Wright doesn’t consider the Centralization-Property as negative and therefore belongs to the malicious BigBlockers. To quote his own words: “That’s what Bitcoin is about: Hard, central, controlled, no-one-can-change money”. Later on in the same speech he clarifies: “If you [..] can’t afford a $20.000 node to help this network, piss off.”
Now, you would think that hardly anybody takes Wright serious and it’s not worth mentioning him. However, curiously enough, there are players in the BigBlocker camp who still assign value to keeping Wright in the game: While there is no direct evidence that Wright/nChain is affiliated with Bitmain, it is remarkable that Bitmain gives Wright a stage (the above quotes stem from a Bitmain sponsored BigBlocker conference) and Wright praises Bitmain’s “Bitcoin ABC”.
Jihan Wu / Bitmain
Jihan Wu is the face of Bitmain and one of its two CEOs. Bitmain produces mining hardware (AntMiner) and managed to crowd out most of its competitors. It also operates mining pools (AntPool, BTC.com, ConnectBTC) which, at the time this was written, account for one third of the total hashrate. If BTC.TOP and ViaBTC are also counted towards Bitmain, then Bitmain controls the majority of hashpower. How did Bitmain become so successful? The CEO of one of Bitmain’s former competitors said in January 2017: “We have tried to calculate the amount of money that the Chinese have invested in mining, we estimate it to be in the hundreds of millions of dollars. Even with free electricity we cannot see how they will ever get this money back. Either they don’t know what they are doing, but that is not very likely at this scale, or they have some secret advantage that we don’t know about.”
I suggest two strong candidates for what this secret advantage might be:
- Theory 1: Covert ASICBOOST
Covert ASICBOOST is a method to secretly save mining work. Bitmain admits that it holds a patent for ASICBOOST, that it implemented ASICBOOST in its chips, that it used ASICBOOST in testnet, and yet claims that, “for the greater good of Bitcoin”, it would never use it in mainnet. It is hard to believe that a company puts so much effort in a project without having the intention to deploy it. It also doesn’t fit to Bitmain’s opposition against an inhibition proposal for covert ASICBOOST on the ground that “this would be a loss for the patent owners”. Finally, one of the telling signs for the covert use of ASICBOOST is a high number of (near) empty blocks and, surprise, surprise, AntPool mines a lot of these.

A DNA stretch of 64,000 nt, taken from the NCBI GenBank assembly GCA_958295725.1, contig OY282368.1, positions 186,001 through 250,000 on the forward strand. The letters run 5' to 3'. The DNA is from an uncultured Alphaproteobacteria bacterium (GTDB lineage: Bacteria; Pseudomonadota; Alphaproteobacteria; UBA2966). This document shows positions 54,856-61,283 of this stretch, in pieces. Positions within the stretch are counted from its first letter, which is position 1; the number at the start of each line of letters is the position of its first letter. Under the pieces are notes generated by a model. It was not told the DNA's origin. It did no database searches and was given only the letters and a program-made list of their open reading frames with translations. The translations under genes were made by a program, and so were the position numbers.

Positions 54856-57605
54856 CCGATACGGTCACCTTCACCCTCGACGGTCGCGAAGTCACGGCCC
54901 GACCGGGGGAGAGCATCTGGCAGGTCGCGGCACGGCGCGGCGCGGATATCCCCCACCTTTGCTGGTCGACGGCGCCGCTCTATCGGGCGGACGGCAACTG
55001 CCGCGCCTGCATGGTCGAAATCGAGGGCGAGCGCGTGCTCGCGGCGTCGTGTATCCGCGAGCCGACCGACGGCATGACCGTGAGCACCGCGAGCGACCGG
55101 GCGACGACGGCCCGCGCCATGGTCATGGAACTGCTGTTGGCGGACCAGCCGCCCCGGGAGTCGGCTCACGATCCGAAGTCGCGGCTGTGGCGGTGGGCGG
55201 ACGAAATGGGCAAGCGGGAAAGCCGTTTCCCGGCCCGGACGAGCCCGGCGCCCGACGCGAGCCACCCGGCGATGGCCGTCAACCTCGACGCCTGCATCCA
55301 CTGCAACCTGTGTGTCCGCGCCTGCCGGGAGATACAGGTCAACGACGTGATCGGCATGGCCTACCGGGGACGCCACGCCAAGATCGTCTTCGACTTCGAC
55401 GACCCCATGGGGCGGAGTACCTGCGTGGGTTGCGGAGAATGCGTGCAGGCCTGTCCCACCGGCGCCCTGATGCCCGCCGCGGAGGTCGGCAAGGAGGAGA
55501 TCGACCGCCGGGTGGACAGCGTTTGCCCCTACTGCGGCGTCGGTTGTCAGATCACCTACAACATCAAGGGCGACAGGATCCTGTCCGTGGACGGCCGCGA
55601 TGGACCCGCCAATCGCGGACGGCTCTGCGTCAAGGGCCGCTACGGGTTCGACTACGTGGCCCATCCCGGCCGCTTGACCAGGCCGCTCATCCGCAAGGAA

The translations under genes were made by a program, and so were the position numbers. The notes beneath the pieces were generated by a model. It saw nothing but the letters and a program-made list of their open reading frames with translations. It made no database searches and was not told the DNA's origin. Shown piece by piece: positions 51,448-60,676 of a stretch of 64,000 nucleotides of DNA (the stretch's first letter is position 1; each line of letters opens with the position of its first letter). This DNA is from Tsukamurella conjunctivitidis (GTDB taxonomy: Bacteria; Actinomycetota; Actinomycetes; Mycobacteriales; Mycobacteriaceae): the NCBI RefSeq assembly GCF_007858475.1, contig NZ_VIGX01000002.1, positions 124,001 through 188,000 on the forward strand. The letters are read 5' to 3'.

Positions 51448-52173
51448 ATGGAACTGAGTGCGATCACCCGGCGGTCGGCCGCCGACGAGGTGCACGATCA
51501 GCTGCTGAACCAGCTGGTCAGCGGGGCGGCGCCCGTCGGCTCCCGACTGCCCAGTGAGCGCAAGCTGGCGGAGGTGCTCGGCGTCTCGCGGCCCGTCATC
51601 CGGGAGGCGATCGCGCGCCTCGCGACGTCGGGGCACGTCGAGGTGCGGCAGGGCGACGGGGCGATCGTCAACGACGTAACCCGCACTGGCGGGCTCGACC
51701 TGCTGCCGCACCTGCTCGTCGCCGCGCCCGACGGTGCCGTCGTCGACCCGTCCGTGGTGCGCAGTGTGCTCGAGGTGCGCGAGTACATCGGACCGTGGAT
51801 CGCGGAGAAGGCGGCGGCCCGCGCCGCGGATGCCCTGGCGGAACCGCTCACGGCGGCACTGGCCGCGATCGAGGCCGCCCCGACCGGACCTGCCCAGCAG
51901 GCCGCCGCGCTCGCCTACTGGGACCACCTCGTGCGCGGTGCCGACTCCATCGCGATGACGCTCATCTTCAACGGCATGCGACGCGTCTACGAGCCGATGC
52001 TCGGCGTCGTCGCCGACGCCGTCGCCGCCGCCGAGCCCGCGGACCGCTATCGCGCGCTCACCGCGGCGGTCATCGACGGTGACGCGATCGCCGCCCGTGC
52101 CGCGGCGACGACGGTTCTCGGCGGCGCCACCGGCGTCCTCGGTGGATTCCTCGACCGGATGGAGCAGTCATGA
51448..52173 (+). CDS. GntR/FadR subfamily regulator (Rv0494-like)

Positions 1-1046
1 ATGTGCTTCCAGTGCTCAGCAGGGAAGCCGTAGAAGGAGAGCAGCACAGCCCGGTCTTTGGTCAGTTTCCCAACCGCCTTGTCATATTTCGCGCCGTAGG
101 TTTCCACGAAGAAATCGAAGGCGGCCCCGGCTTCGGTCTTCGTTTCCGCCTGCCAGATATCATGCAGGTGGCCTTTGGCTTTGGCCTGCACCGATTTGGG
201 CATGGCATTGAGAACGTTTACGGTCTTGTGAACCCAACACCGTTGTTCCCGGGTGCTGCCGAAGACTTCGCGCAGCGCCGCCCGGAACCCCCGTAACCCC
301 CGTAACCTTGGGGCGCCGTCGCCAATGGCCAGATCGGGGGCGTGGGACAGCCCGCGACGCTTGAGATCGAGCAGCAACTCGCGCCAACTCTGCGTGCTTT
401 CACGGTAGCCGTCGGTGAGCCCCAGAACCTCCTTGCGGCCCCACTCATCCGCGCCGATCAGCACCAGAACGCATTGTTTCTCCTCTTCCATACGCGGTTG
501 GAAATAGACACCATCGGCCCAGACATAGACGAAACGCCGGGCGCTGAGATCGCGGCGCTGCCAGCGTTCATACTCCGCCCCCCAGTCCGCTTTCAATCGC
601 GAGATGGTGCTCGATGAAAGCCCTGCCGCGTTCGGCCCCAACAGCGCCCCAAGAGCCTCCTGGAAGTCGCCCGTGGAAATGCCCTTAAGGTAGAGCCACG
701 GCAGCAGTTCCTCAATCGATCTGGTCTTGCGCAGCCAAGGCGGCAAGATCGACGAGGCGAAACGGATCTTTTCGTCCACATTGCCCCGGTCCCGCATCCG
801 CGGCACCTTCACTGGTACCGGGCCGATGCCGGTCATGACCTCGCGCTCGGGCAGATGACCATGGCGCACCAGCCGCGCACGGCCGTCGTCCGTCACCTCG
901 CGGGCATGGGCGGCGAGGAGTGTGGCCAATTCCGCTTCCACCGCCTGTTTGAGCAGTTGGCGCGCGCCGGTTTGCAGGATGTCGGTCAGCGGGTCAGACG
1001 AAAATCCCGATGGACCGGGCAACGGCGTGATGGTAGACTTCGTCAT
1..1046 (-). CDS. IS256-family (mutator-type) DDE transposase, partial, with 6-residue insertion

- Theory 2: Governmental Subsidies
China subsidizes selected companies in order to transform them into national champions. National champions are companies which are supported by the government and, in return, act in line with the government’s strategic aims, even at the expense of profits. The governmental support allows national champions to become dominant players, domestically and even globally. It naturally comes into mind that Bitmain might be a national champion.
Jihan Wu doesn’t care much about Bitcoin’s transaction throughput. While he was crying for bigger blocks, his AntPool mined one empty block after another with no intention to improve this behavior. (Bitfury, on the contrary, although it never complained about the block size, voluntarily refrained from mining empty blocks in order to maximize the transaction throughput.) Despite acknowledging that SegWit would alleviate the “block size scarcity problems”, Wu stalled SegWit for more than 8 months in order to pressure for bigger blocks (until the BIP 148 UASF forced him to give in). So, obviously, Wu’s appetite for bigger blocks doesn’t originate from the Throughput-Property and, for that reason, he is not a good BigBlocker with scaling intention.
But then, what is Wu’s motive for the Big-Block-Strategy? Bitcoin Core developer Gregory Maxwell is positive about Theory 1 and pointed out that Bitmain might gain up to $100 million USD per year from using covert ASICBOOST. Since SegWit is incompatible with covert ASICBOOST, there are a hundred million reasons for Bitmain to block SegWit. If Maxwell is right, then Wu did not stall SegWit in order to pressure for bigger blocks, but rather he insisted on bigger blocks in order to justify stalling SegWit. However, there are calculations which suggest that Bitmain’s gains from covert ASICBOOST are much lower. Also, from the fact that Wu signed the 2016 Hong Kong Agreement, it appears that Wu is indeed willing to trade SegWit for bigger blocks and, therefore, his interest in bigger blocks seems to be genuine. So, the question remains: Why is Wu interested in bigger blocks?